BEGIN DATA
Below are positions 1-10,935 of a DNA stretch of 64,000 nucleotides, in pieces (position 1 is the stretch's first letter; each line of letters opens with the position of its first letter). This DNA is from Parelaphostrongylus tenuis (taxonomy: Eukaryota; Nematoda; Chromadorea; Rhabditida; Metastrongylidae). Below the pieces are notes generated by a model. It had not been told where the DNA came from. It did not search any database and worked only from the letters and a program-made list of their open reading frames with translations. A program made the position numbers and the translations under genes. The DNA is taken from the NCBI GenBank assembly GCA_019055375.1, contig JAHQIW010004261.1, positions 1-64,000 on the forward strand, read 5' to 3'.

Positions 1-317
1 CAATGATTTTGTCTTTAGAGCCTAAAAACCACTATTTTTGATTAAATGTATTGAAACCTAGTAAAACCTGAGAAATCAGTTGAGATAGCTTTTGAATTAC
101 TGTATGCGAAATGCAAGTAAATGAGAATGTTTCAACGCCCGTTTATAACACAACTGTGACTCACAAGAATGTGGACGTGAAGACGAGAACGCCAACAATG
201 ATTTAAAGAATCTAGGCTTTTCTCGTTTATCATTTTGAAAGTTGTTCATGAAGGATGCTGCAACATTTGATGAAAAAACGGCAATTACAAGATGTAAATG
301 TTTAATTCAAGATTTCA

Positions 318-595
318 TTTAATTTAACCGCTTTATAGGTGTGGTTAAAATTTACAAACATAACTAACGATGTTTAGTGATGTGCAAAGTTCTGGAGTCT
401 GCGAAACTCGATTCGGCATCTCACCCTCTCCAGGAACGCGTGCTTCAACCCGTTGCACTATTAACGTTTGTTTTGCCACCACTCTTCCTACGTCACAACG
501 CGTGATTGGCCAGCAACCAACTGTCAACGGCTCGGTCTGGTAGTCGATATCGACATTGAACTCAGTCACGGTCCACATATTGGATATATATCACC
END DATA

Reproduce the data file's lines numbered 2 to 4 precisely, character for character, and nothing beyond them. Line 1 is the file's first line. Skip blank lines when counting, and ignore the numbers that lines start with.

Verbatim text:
Positions 1-317
1 CAATGATTTTGTCTTTAGAGCCTAAAAACCACTATTTTTGATTAAATGTATTGAAACCTAGTAAAACCTGAGAAATCAGTTGAGATAGCTTTTGAATTAC
101 TGTATGCGAAATGCAAGTAAATGAGAATGTTTCAACGCCCGTTTATAACACAACTGTGACTCACAAGAATGTGGACGTGAAGACGAGAACGCCAACAATG